posted by Northbay MDS affiliate "San Pablo Bay Sovereignty" think-tank [link].
2014-03-07 from "Occupy the Farm!" [firstname.lastname@example.org] [www.occupythefarm.org]:
CA -- On March 5th, Albany’s City Council chambers were unable to
accommodate the crowd that showed up to speak against a commercial
development plan proposed for the Gill Tract Farm, a piece of land
currently under the control of UC Capital Projects. Despite
overwhelming public opposition to the development, the council voted to
adopt a proposal that would pave over this rare historic public farmland
to build an assisted living facility and Sprouts chain supermarket. In
response, students, community members, and other stakeholders will hold
a General Assembly on Sunday, March 9, 2-5pm at the Albany Senior
Center, and a protest rally on March 12 at noon in front of California
Members of the UC Berkeley community composed a large portion
of the crowd, joining Albany residents, activists, and urban farmers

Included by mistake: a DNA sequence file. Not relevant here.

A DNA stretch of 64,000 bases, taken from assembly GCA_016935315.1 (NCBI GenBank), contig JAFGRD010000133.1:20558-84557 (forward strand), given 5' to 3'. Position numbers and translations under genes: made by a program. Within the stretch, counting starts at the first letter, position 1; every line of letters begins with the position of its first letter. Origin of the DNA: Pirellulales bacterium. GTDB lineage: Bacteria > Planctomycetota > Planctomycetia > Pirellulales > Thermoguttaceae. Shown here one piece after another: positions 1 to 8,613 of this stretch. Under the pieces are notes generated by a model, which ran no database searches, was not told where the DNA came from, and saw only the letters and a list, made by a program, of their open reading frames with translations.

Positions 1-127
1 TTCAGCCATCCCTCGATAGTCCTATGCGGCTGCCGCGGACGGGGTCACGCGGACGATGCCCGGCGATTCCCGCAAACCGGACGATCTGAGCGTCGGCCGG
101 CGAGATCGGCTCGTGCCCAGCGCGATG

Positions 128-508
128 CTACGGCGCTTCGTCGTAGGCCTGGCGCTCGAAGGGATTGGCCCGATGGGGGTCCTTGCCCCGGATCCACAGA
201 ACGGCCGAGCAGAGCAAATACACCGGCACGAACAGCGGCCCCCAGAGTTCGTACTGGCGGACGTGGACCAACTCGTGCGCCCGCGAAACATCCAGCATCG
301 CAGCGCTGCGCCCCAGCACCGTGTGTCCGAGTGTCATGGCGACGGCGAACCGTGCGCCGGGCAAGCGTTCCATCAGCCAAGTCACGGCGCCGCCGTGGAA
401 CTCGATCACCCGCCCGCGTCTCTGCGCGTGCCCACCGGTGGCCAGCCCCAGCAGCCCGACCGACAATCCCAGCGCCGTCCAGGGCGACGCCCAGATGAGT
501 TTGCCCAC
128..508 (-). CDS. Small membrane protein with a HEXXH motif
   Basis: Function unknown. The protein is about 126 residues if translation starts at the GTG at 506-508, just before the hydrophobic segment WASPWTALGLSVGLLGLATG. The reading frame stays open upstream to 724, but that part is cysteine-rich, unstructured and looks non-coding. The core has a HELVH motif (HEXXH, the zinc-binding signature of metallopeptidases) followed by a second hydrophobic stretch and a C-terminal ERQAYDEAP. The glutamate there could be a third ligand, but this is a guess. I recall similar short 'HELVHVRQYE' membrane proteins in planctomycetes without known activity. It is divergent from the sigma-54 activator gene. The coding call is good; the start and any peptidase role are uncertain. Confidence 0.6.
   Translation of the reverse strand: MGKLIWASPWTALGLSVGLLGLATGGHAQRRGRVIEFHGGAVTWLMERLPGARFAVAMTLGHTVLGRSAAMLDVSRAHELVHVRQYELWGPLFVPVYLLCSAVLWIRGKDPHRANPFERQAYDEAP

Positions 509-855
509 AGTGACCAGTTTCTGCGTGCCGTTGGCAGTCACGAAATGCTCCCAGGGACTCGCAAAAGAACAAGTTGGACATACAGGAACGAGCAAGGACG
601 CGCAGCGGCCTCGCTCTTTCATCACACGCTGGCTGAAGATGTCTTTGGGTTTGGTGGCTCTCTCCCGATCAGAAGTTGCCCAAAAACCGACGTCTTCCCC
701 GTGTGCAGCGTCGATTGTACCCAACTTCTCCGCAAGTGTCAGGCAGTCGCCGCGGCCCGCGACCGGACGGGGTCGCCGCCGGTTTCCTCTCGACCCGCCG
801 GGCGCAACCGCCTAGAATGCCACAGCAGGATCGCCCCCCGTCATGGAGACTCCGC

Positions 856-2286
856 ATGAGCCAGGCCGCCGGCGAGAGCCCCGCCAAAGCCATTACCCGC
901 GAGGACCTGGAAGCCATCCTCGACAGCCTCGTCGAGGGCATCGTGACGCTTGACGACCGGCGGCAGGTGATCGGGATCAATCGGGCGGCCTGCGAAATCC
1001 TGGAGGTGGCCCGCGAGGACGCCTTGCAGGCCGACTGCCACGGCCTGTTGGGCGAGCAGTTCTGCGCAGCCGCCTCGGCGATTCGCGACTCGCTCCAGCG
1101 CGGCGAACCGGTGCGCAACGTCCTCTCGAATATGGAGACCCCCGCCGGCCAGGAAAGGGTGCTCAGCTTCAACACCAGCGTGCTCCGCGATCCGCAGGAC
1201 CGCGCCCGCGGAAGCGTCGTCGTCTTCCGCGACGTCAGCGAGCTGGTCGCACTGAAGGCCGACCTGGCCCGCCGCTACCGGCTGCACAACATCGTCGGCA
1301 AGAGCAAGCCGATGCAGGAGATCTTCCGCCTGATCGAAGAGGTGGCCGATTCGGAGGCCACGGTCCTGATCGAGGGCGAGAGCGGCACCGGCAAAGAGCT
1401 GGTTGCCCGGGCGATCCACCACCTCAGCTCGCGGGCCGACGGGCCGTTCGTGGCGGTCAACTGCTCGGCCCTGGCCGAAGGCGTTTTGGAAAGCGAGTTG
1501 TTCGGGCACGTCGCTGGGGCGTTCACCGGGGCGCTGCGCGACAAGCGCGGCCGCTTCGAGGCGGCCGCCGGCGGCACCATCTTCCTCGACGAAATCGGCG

from all over the East Bay voicing concerns about the consequences of
losing rare urban agricultural farmland that compound the privatization
and dismantling of California’s public university system.
Professor Emeritus Andrew Gutierrez commented: “$140 billion is lost in
the US per year due to invasive species. Gill Tract was designed to
combat these kinds of problems. We are giving away our legacy and we get
Five and Dimes.” The sentiment was echoed by UC Berkeley student
Jonathan Reader: “The University is one of the top research institutions
in the world. And the conversation being had in the classrooms and
between professors and students is: ‘we need to fix food.’ The tool to
do it is sitting right here. It is waiting for the city to utilize it.”
for Sunday’s General Assembly and Wednesday’s protest were announced at
an impromptu meeting following the Council decision. Student
participation in this hearing illustrates renewed campus interest in the
Gill Tract, and a coalition of student groups and community members
showcased their alternative designs for the contested land: an
agricultural learning and research center focused on agroecological
methods of food production on the Gill Tract.
The Gill Tract is one
of the only contiguous pieces of farmland left in the urbanized East
Bay. Now a mere twenty acres, the land stood at over one hundred acres
when it first came under the administration of UC Berkeley. Fed by the
rising and receding cycle of two creeks which run through the land, the
Gill Tract Farm is some of the last Class 1 (best) soil remaining in the
urbanized east bay area.
For a more in-depth summary of the March 5th meeting, visit the Student Environmental Research Center blog.